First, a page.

How right the Minister was then and how wrong he is today in instituting this amendment to the motion moved by the honourable member for Corio (Mr Scholes). I think a lot of things should be brought to the light of day concerning the new and permanent parliament house. Very few people on the Government side realise that when we came back for the 28th Parliament in February of this year 3 new members on this side of the House, because of lack of room, did their work for 6 months in the party room. This is the sort of arrangement that has to be put up with when one reaches Opposition and a new Government takes over. But it is all brought about by the fact that there is a lack of capacity in this building to look after the interests of all members of Parliament. As the honourable member for Isaacs (Mr Hamer) said earlier. there will be more members of Parliament in Canberra in the years ahead. Can anyone envisage just how they will fit into this chamber on the one hand and into the. Senate on the other hand. I agree with the view expressed in 1969 by the Minister for Urban and Regional Development, when he was the honourable member for Reid, that 7 avenues lead directly to Capital Hill and the 2 main avenues, Commonwealth Avenue and Kings Avenue, indicate just where the parliament house should be.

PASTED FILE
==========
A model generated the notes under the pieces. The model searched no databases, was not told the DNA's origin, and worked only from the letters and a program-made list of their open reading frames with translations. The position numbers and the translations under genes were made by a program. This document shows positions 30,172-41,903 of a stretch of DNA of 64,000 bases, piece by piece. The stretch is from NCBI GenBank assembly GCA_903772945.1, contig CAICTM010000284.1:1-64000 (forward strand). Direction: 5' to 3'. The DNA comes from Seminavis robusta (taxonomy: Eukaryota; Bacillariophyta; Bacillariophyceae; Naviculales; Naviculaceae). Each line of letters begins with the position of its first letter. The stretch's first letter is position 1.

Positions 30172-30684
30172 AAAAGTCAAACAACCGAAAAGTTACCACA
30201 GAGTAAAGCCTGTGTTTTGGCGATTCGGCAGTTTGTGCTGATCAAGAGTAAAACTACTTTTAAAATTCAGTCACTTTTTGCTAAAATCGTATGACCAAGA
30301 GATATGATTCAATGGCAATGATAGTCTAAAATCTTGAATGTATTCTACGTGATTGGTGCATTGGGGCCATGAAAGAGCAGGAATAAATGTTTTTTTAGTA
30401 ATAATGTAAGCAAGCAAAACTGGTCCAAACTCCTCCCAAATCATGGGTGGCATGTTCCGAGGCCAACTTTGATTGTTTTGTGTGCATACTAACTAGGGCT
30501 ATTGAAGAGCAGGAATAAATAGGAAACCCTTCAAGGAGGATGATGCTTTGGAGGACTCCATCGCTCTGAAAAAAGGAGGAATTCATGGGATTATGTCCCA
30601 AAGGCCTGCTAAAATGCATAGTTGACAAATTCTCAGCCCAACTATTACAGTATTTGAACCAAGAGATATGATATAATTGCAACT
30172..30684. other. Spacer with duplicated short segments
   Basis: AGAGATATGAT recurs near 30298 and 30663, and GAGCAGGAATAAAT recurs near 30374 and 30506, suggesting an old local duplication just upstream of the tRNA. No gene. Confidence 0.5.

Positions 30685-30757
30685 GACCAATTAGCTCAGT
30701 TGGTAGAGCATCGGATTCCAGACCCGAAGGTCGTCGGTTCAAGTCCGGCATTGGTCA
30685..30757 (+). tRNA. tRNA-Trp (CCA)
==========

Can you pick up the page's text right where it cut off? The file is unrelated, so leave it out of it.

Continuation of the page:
In the evidence taken by the Committee set up by the previous Government it was mentioned that we should follow what Burley Griffin had initiated in 1923. I believe that after 50 years there are good reasons why we can alter at least this part of the concept that Burley Griffin had then. Evidence was given to that Committee that there were no engineers or sociologists in this Parliament. I have said subsequently and I repeat that I have been a chartered engineer since 1936. Therefore the evidence presented to that Committee was incorrect. I believe that the Committee should have ascertained whether there were in the Parliament sociologists, engineers or other people concerned with the erection or siting of the new parliament house. The evidence given to that Committee was incorrect. The Committee based its findings on a wrong premise. I agreed with the minority report put to the Parliament by the honourable member for Macquarie (Mr Luchetti) and the honourable member for Wills (Mr Bryant), who is now the Minister for the Capital Territory. I believe they were right in putting forward the minority report. I believe it was a correct report. They are now supporting what they contended in those days.

It seems to me that a few words ought to be said about the reasons for the new parliament house being established on Capital Hill. The reasons are obvious. There are 7 avenues leading to Capital Hill. Once people who wish to see their representatives get on to these avenues they can take a beeline to Capital Hill because they know that their representatives will be there. The area surrounding Capital Hill is almost 160 acres - at least it was before the ring road was constructed there I believe that the Camp Hill site is only 47 acres. Furthermore, East Block and West Block will have to be razed to the ground, as I understand it, and this building will have to be razed to the ground if Camp Hill is used.

If a new and permanent parliament house is established at Capital Hill at least this building will be saved for posterity for the reasons mentioned by the Minister for Labour. I am a great supporter of the Capital Hill site. I have voted for it in the past and I will vote for it on this occasion.